Beneficiaries are required to file with the Applicable Department a complete set of payroll records for its Covered Employees every six months. There are additional requirements about the information required in the records and a requirement that the Beneficiary preserve the records for at least three years.

    The "Applicable Department" is responsible for monitoring this information and is responsible for causing "investigations to be made" if there is any question of compliance. The Corporation Counsel is empowered to issue subpoenas requiring testimony and documentation. Complaints by "Covered Employees" may be made at any time, are confidential, and will result in an investigation. Retaliatory discharge or discrimination is forbidden. Action is not limited to the City. Individuals and unions may also sue in court for relief under the ordinance.

    Penalties are any or all of the following:

    "(a) A fine payable to the City of Chicago in the sum of $500 for each week for each employee found to have not been paid in accordance with this Chapter;

    (b) Wage restitution for each affected employee;

    (c) Suspension of ongoing contracts and subcontract payments; and

    (d) Ineligibility for future City Assistance for three years or until all penalties and restitution have been paid in full, whichever is longer. In addition, all Beneficiaries having any principal officers who were principal officers of a barred Beneficiary shall be ineligible to receive any Assistance from the City of Chicago."

    The next section deals with the rather badly misnamed City Assistance Advisory Committee. It is (begging your pardon for the pejorative connotations) a fine example of municipal fascism, in the sense that it is an appointed governing body consisting of the major institutional stakeholders. This is not an unusual practice for advisory committees, but the City Assistance Advisory Committee is more than just an advisory committee. This leaves it open to charges of conflict of interest.

    Section 3 sets up a 16 member City Assistance Advisory Committee whose purpose is to review the effectiveness of the ordinance. The committee is also responsible "for designating those entities that are approved Community-Based Hiring Halls and for revoking that designation when appropriate".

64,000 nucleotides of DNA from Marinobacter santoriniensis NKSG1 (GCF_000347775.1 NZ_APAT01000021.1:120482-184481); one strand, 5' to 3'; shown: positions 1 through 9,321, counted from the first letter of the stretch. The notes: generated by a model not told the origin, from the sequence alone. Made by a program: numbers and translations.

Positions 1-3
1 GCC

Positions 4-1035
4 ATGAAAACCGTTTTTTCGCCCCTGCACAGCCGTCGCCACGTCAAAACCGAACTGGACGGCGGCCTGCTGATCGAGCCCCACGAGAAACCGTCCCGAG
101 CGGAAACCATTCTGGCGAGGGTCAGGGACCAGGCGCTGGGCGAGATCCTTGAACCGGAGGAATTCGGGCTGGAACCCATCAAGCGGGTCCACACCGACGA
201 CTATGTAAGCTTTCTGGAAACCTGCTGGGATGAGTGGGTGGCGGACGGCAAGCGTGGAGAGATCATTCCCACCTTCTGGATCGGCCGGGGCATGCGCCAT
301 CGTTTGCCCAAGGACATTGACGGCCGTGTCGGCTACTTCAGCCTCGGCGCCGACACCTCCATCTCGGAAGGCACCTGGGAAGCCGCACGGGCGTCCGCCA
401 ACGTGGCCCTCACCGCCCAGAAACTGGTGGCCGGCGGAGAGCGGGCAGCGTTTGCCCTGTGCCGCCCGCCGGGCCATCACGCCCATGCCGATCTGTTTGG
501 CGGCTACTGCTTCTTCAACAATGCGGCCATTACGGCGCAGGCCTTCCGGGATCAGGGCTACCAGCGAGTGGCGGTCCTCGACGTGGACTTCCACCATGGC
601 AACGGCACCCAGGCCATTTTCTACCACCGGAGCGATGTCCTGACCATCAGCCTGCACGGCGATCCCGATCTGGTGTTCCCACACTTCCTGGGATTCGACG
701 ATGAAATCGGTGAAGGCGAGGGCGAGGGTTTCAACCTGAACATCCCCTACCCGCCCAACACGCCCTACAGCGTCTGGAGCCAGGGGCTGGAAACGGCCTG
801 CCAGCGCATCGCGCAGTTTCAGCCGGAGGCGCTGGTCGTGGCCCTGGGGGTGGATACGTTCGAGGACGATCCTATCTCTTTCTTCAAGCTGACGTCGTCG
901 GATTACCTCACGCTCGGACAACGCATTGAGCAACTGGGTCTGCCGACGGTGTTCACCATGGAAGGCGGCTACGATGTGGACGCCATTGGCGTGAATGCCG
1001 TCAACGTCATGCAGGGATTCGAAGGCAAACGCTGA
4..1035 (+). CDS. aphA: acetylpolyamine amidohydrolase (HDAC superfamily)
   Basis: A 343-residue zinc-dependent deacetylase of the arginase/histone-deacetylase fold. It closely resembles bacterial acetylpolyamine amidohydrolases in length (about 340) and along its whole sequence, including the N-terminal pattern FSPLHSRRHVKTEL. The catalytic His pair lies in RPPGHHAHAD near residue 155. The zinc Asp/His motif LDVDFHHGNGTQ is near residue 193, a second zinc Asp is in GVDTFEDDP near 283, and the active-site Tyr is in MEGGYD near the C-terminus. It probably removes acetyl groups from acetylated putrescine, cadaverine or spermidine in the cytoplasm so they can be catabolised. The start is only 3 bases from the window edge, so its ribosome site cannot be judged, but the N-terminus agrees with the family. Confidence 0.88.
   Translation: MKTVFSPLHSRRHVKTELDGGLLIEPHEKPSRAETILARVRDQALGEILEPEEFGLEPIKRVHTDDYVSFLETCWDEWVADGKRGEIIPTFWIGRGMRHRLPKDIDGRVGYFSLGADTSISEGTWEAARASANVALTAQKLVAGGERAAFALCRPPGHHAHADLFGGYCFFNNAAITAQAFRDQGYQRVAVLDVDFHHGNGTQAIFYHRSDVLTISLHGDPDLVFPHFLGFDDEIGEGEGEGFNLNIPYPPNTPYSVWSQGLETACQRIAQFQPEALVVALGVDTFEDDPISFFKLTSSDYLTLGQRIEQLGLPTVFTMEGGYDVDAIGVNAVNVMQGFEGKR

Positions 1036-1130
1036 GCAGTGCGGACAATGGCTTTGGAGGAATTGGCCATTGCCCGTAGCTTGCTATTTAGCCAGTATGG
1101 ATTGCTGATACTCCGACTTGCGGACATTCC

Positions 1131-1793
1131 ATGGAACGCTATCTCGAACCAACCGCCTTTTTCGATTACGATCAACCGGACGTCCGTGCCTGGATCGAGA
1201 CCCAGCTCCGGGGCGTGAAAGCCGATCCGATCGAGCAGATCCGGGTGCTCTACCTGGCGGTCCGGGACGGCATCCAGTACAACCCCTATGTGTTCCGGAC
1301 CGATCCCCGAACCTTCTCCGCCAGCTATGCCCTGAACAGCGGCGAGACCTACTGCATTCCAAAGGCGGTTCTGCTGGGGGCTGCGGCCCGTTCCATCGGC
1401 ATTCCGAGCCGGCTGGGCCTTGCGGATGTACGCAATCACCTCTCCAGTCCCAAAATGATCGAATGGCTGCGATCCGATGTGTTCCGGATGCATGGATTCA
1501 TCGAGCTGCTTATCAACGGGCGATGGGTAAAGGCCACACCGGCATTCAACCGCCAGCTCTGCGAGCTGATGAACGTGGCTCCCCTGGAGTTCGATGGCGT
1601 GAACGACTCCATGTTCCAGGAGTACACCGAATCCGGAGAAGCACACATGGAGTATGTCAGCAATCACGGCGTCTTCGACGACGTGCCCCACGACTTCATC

Four members are appointed by the City Council Committee on Committees, Rules and Ethics. Four members are union members selected by the Chicago Federation of Labor. Four members shall be members of not-for-profit organizations qualifying as Community Based Hiring Halls and selected by the Chicago Jobs and Living Wage Campaign. Four members are representatives of Beneficiaries, of whom two are selected by the Mayor, one by the Economic Development Commission and one by the Private Industry Council. Meetings are at least quarterly.

    Section 4 essentially requires the "Applicable Departments" to prepare a summary of some of the data they are required to collect, most particularly a list of Assistance packages and the Beneficiaries. This "City Assistance Report" would be compiled quarterly and provided to the City Clerk, the City Council, the Corporation Counsel, the City Assistance Advisory Committee, and each approved Community Based Hiring Hall. The reports are public documents.

    Section 5 is the "Jobs" portion of the Jobs and Living Wage ordinance. This section attempts to steer the benefits of the living wage into the poorest neighborhoods.

    It first off exempts construction jobs and gives any laid off city employees first priority for any "jobs covered under this ordinance if they would have had rights to such jobs if the work were being performed by city employees."

    This section requires Beneficiaries to enter into a "First Source Hiring Agreement" with one or more Community - Based Hiring Hall, the only exception being if none of the Halls were interested in such an agreement. This agreement basically means that a Beneficiary will "consider employment referrals from Community - Based Hiring Halls for at least five business days before it uses any alternative means of recruiting or hiring new employees". Only city residents would get referrals.